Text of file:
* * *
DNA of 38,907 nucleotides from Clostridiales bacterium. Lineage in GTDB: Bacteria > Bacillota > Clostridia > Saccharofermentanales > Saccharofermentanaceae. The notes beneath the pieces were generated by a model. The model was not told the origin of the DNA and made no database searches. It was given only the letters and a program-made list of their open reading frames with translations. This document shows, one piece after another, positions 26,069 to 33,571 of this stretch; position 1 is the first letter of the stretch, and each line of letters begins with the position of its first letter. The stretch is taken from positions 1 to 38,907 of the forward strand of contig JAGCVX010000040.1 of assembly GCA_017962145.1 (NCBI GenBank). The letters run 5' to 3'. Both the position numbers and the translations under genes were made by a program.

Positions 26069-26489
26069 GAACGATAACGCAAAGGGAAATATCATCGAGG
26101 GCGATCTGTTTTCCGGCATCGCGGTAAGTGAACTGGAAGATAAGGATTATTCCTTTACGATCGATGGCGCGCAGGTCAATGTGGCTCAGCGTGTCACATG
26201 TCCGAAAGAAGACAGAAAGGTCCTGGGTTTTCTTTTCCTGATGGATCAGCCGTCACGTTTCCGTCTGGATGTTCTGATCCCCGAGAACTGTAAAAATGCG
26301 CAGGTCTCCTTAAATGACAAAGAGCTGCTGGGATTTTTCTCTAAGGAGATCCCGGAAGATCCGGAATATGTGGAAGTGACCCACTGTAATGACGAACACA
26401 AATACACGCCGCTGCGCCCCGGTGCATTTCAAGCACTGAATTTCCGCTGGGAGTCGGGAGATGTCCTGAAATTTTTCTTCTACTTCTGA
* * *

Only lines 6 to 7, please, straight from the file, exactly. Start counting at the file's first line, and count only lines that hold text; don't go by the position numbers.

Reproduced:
26301 CAGGTCTCCTTAAATGACAAAGAGCTGCTGGGATTTTTCTCTAAGGAGATCCCGGAAGATCCGGAATATGTGGAAGTGACCCACTGTAATGACGAACACA
26401 AATACACGCCGCTGCGCCCCGGTGCATTTCAAGCACTGAATTTCCGCTGGGAGTCGGGAGATGTCCTGAAATTTTTCTTCTACTTCTGA